African startups in both Uganda and Ghana whose products are built around fostering connectivity in rural communities have cause to be optimistic as the GSMA has announced the launching of a fresh Innovation Fund for Rural Connectivity worth USD 391 K. This is an effort to expand digital inclusion through innovative new technology solutions that can potentially connect underserved rural communities.
Through the Fund, tech startups that can deploy veritable solutions in rural Uganda and Ghana will be provided with grants, as well as the opportunity to collaborate with MTN Uganda and Vodafone Ghana, respectively, on their unique solutions.
The projects that are targeted by the Fund will be expected to explore innovative ways through which broadband networks can be proliferated in rural areas. The Fund is also focused on startups that possess commercially sustainable business models which can be scaled and reproduced in identical settings. And renowned telecoms operators are expected to work closely with the benefiting startups on these projects.
“Mobile operators are committed to advancing connectivity in rural areas as they work to deliver commercially sustainable solutions to accelerate progress against the UN’s Sustainable Development Goals (SDGs),” said John Giusti, Chief Regulatory Officer, GSMA. “The Innovation Fund for Rural Connectivity will drive partnerships aimed at developing new ways of using mobile technologies to close coverage gaps in rural areas so that more citizens have access to life-enhancing mobile services.”
Such aspects as active base station technology, passive infrastructure, energy, backhaul, operation, and maintenance, as well as working business models, are believed to be the areas of interest of the new GSMA fund.
The role of mobile internet connectivity in today’s world can hardly be emphasized enough. It does bring a flurry of social and economic benefits as it promotes digital inclusion and facilitates the delivery of essential services. It also plays a vital role in the achievement of vital developmental objectives such as financial services, education, healthcare, gender equality, and poverty alleviation. More so, the importance of rural connectivity is echoed by the UN’s Sustainable Development Goals (SDGs), which also outlines universal and affordable internet access as a specific target.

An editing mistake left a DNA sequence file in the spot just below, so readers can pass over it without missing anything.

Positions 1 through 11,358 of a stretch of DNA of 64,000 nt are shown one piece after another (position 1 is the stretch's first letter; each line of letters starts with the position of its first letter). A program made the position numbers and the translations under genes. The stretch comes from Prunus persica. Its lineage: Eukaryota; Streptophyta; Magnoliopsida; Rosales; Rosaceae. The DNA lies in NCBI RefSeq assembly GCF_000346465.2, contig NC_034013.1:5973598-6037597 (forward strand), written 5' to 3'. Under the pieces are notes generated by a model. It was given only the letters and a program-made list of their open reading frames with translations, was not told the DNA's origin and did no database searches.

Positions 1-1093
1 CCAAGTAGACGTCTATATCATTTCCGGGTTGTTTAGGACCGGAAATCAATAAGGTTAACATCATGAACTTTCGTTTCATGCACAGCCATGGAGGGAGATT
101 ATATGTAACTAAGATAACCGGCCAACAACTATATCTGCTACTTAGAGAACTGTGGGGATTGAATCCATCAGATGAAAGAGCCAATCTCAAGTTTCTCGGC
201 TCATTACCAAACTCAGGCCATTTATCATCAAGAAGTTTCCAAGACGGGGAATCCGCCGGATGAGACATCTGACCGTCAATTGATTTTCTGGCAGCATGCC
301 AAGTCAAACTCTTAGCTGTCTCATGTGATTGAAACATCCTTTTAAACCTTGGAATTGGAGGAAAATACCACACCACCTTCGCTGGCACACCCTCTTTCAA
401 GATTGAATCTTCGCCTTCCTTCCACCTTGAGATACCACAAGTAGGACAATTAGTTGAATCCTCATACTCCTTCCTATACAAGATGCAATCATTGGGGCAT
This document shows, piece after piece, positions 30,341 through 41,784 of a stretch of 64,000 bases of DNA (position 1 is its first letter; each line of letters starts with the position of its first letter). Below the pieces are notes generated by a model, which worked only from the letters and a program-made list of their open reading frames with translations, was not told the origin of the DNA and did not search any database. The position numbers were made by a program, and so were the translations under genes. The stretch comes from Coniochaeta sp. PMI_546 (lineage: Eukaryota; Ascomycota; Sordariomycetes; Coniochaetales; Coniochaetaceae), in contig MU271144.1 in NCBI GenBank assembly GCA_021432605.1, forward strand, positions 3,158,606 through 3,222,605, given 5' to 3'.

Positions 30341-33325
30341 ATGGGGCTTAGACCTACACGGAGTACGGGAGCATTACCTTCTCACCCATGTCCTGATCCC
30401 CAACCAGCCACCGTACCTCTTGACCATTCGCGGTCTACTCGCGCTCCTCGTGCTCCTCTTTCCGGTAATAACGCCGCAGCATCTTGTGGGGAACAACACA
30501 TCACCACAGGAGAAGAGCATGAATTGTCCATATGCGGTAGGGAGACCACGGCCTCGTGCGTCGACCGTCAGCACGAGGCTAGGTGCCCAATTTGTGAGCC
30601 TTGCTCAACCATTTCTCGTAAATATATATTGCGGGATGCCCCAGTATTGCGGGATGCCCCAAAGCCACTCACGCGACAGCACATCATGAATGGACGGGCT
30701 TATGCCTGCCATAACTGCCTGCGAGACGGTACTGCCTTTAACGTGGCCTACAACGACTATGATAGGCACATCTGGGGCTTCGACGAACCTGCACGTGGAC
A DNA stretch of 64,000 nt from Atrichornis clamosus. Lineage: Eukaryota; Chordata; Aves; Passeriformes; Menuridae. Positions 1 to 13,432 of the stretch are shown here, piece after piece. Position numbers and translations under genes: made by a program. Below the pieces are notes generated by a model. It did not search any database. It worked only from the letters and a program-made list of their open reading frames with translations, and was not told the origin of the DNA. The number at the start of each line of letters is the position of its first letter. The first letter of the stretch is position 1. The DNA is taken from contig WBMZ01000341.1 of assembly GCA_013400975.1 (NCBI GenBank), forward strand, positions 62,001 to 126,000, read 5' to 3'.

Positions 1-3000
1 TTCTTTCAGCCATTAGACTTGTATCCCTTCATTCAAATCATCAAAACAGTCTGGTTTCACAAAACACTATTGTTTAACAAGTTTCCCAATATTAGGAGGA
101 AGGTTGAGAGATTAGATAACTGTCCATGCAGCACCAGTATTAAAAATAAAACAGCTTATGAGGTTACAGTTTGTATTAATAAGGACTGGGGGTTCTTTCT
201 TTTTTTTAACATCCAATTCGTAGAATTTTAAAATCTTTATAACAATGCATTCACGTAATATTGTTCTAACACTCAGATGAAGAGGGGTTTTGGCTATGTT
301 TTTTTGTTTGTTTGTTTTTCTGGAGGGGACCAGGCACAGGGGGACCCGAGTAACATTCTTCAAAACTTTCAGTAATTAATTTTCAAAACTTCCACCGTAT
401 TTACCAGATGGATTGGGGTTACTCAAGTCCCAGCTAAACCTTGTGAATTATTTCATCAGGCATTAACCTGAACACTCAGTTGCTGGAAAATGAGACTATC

But this mission may well prove anything but a walk in the park. “Deploying infrastructure in remote areas can be twice as expensive as in urban areas, with smaller revenue opportunities. The challenge is not only to bring mobile internet coverage to rural areas but to do so in a way that ensures long-term commercial sustainability. Innovation and partnership will be essential to addressing this challenge, and the Innovation Fund can play a key role in identifying new ways of using mobile technology to connect the unconnected,” remarked Giusti.
According to the GSMA’s Connectivity Index, over two-thirds of the global population now have access to internet connection. The GSMA’s recent Mobile Industry Impact Report attributes the progress made in countries that have made significant headway in fulfilling their SDG commitments to high levels of mobile connectivity. The study might be suggestive that the reach of mobile is witnessing steady growth, with an additional 400 million people benefiting from mobile connectivity since 2015. However, in spite of the progress made, there is still a lot left to be desired, especially in rural areas. And this move might go some way towards rewriting the narrative.
Image via ICTworks
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